I am turning into my mother.
I know. How many times have you heard that? But as time passes, I am becoming so much like my mother that I could be a heroine in a science fiction novel.
As a child, I took my tea with sugar until my mouth changed overnight. Suddenly, I could only drink it like my mother: just milk. As I became a woman, I would tell her men I thought were handsome. She always looked spooked, “Jesus, you’re me.” In my early twenties, I thought a lot about getting married. My mother’s never been married and never wanted a wedding. Now that I actually should be getting married, I’ve lost the desire. I am an actress and a writer, but I’m trying to be a director, like she is. My mother and I have made seven films together, as well as a web series, short films and documentaries. Being her business partner and collaborator isn’t working with another person, it’s working with another self.
I wonder what it’s like for her. Is looking at me like looking in a mirror? What face does she see? Mine or hers? Do I remind her of the past or make her think of the future?
When we made Never Saw it Coming, it was the kind of confusing weather that only exists during the Northern Ontario spring. I wore a parka but sweat in the sun. I had just moved back to Canada from New York City because a television show I created had been greenlit. In New York, I had a life that made no sense. I was in love with a man who didn’t love me back. I had a rash on my face all the time with no traceable cause. My rent was too high. I was avoiding the inevitability of living in Los Angeles, the impending reality of growing up and really committing to anything, I guess. New York felt like an affair. I knew it wasn’t going to last, but I was so happy.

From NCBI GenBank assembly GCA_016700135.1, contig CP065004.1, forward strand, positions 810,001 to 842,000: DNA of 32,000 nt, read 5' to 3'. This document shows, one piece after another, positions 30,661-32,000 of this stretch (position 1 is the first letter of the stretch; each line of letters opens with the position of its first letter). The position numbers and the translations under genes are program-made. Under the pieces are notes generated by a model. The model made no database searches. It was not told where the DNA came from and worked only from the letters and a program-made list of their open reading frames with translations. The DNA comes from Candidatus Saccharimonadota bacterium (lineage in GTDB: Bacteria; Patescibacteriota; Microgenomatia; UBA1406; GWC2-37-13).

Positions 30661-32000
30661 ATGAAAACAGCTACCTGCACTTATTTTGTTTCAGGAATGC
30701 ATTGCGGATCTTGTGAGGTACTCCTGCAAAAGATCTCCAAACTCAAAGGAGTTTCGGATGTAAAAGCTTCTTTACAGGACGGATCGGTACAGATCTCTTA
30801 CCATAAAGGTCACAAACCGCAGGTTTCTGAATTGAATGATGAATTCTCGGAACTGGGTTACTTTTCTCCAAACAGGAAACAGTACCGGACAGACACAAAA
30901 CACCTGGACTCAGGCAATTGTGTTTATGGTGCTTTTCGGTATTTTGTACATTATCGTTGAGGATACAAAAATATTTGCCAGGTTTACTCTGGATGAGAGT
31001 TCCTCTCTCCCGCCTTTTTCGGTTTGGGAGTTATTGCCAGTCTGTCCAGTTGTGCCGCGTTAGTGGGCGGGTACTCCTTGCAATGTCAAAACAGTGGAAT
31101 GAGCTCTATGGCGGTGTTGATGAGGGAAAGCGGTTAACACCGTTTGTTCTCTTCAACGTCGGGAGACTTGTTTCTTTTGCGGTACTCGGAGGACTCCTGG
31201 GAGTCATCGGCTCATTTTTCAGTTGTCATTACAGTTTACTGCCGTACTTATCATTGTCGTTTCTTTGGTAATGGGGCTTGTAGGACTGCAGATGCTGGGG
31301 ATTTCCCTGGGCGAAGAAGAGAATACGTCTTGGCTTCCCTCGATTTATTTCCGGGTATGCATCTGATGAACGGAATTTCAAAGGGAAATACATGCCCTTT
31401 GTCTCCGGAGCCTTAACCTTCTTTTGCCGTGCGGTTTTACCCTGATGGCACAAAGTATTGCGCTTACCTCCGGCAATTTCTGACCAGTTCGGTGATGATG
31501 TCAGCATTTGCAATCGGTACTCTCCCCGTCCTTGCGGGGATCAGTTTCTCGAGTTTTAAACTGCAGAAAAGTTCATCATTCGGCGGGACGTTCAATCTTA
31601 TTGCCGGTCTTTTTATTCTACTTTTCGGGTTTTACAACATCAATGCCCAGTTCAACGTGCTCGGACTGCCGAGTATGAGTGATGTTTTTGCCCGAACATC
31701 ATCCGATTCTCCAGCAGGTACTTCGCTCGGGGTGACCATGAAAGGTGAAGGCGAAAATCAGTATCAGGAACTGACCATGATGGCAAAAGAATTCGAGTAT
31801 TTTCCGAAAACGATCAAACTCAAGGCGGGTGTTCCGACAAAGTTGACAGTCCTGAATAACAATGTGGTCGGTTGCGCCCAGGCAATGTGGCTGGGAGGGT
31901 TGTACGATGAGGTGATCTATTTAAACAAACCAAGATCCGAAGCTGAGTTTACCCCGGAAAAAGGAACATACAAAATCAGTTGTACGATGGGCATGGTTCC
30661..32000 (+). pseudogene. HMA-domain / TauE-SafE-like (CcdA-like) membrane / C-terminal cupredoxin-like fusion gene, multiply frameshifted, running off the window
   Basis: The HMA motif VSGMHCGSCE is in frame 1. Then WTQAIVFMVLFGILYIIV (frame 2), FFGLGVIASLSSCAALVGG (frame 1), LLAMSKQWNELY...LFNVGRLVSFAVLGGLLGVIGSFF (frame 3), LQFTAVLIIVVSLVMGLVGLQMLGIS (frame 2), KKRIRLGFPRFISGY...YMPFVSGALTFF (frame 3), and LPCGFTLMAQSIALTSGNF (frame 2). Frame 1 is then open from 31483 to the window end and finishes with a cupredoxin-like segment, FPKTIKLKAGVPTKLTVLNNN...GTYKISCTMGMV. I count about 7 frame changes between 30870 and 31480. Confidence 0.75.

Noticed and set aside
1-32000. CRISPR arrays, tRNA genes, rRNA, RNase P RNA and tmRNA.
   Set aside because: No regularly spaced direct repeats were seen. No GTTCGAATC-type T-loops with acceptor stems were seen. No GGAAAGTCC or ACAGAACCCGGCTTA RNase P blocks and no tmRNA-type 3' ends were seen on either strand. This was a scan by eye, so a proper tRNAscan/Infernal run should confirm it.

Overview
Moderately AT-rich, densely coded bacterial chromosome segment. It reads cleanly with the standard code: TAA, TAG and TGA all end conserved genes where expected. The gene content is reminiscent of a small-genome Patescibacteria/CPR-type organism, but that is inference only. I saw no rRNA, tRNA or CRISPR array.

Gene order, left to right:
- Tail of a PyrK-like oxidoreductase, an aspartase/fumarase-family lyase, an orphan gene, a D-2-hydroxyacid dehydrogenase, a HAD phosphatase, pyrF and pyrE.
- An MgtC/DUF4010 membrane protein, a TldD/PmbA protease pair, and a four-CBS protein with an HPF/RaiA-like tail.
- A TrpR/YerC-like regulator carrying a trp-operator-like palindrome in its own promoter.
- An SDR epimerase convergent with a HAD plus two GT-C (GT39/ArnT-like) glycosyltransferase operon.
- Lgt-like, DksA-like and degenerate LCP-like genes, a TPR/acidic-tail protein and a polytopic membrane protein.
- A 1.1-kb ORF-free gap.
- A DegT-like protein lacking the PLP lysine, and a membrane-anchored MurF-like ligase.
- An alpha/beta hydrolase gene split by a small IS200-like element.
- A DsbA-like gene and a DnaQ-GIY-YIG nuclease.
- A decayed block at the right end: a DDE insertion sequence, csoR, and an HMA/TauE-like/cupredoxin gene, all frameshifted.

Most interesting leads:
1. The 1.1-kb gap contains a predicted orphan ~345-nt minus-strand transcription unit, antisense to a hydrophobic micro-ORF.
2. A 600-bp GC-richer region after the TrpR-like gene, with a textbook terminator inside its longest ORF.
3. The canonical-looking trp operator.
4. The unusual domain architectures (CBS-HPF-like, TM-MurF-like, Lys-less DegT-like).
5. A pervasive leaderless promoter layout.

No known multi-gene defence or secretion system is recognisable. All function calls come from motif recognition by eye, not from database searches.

In retrospect, I was in flux, a disorganization of my own making. I was in over my head. I had no idea what starring in a television show I had created, written and would produce would be like. When we were filming NSIC, I lived in this suspended state of wonder. I tried to focus on the movie but I couldn’t. I believe I knew, even then, that my show was going to fall apart. During filming, I remember countless strange phone calls and suspect meetings. Every step forward made me feel farther and farther from the reality of making a show. It all felt so theoretical. I wasn’t sleeping. I ate mainly raw oats in goat’s yogurt. “You really are just like Hannah on Girls,” my mom said.